It is not just lower cost short runs that are driving the adoption of digital packaging. Brands are using the capabilities to help make consumers feel good about them. Coca-Cola is ahead of the curve and is using digital in innovative ways to boost its already iconic brand. By Sean Smyth

My niece was back in the UK in February, introducing her two-year-old to the joys of an English winter instead of an Australian summer. There was a family lunch, with several of her friends, and I was struck by the number of customised phone covers around the table (not mine, of course). Conversation – between texting – suggested there was much warmth shown toward these personalised phones and there was interest in what can be done with many products and packaging.

My niece also told me that she had had her own can of Coke made for her and was delighted by it. And she is not alone. In the summer of 2011, Coca-Cola versioned its bottles Down Under. It chose 150 of the most popular names in Australia and printed them onto bottles and cans with the message, ‘Share a Coke with [name here]’. 

In the three months of the campaign, the company saw a 4% increase in sales and this despite it being the wettest summer since records began in 1901. Young adult consumption increased by an impressive 7%, and more significantly, the campaign had people talking about the Coke brand again. There were 242 pieces of PR recorded, reaching 13.9 million people and traffic on Facebook increased by 870% with 121 million earned impressions on Facebook with fan growth of 39%. Understandably, the campaign is being repeated in New Zealand over this antipodean summer.

Another Coca-Cola application was launched in Israel to refresh the company’s Sprite brand. This invites consumers to visit the ‘Refresh Your Sprite’ website and create a can design complete with branding, barcodes and other required information. The campaign attracted submissions from consumers from age 10 to 60 and resulted in more than 100,000 individual can designs. Each week the public voted for the top 100 designs, which were printed with a case of 24 personalised cans delivered to each winning designer and a second case of 24 put on display in Tel Aviv.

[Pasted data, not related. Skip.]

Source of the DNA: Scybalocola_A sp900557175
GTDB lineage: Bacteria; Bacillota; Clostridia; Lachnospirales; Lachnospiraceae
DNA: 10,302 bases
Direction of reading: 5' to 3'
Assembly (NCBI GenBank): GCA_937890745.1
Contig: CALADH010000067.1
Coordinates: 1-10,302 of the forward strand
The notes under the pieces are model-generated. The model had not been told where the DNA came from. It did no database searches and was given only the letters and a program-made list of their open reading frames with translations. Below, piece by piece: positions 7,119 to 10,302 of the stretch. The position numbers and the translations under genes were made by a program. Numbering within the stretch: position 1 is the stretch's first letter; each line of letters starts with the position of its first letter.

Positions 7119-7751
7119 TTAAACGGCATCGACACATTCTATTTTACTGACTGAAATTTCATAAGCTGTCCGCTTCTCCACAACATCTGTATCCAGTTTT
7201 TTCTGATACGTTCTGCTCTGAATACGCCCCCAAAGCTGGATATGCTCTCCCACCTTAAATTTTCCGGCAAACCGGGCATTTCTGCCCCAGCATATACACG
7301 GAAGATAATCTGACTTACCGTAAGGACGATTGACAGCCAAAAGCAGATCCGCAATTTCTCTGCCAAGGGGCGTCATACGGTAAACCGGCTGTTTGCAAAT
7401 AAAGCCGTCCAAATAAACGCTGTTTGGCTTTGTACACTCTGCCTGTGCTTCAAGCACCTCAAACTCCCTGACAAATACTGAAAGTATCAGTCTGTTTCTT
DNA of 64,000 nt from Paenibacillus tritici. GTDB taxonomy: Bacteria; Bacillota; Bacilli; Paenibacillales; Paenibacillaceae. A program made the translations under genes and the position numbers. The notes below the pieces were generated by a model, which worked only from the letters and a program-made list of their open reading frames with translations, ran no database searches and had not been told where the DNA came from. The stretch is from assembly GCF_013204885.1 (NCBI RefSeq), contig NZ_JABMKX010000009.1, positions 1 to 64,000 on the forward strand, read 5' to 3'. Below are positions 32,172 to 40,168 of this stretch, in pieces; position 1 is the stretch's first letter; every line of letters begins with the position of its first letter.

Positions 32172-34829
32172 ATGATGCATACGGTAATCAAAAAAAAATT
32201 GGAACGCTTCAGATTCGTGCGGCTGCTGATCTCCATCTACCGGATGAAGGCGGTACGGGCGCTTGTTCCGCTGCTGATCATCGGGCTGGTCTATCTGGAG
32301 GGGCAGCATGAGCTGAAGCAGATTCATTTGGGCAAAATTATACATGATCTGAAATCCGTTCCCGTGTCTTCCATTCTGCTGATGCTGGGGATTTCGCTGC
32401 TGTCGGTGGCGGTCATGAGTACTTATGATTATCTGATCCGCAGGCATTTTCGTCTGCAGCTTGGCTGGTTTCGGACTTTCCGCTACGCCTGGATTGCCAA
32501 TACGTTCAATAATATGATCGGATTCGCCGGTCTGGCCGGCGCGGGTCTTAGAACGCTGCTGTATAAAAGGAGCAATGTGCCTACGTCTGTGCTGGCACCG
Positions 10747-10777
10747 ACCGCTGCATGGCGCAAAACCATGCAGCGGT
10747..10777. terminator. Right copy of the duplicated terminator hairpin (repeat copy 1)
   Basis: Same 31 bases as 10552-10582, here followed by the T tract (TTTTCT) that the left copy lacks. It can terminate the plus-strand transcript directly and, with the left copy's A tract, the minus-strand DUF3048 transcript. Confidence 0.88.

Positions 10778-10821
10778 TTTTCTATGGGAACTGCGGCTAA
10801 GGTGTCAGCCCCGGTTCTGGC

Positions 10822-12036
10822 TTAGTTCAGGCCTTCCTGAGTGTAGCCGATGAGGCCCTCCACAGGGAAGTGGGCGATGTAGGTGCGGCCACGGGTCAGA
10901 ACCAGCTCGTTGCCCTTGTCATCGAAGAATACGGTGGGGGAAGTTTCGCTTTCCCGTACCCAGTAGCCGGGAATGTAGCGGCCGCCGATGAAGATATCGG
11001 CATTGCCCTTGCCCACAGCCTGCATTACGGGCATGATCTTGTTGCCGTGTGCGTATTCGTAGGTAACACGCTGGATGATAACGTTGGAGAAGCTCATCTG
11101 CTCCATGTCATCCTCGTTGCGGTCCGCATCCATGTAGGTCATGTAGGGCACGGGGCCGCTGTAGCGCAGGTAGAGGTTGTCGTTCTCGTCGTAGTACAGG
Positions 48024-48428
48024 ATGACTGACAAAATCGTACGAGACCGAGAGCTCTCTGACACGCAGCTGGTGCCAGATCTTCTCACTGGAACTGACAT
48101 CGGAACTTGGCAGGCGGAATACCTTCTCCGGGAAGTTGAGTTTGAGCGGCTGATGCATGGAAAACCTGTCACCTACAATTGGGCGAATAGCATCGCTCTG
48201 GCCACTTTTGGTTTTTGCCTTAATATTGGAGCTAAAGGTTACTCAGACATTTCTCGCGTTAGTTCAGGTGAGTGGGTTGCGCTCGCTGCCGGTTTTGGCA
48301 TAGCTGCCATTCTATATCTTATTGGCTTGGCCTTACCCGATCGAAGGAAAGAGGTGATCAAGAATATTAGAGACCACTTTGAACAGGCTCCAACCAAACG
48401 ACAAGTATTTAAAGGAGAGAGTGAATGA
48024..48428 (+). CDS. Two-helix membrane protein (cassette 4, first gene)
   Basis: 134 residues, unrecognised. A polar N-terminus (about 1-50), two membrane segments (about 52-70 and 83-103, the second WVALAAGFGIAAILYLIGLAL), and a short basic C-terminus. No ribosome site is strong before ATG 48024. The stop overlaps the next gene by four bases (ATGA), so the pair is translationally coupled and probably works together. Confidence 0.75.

Coca-Cola’s Israeli campaign attracted 3.5 million visits to the Sprite website from a population of just 7 million. A similar campaign was run in Brazil with new designs printed in limited editions as the company engages with customers, cementing its image as a cool and inclusive company.

Individuals have been able to customise their preferred products for many years. Bespoke made-to-measure tailoring has been round for hundreds of years. Specifying your own Levi jeans or Timberland boots is a little newer. Mass customisation as a concept has been successful, and customising the packaging or label is a growing trend. Most brands are trying to get closer to customers and are always exploring new techniques to engage their targets and generate interest in the brand. One way is to engage customers by providing precisely tailored packs for customers and personalising the pack digitally, this could be a special label on a gift pack or a bespoke carton, sleeve, pouch or can.


Read the full story in the April issue of Digital Labels & Packaging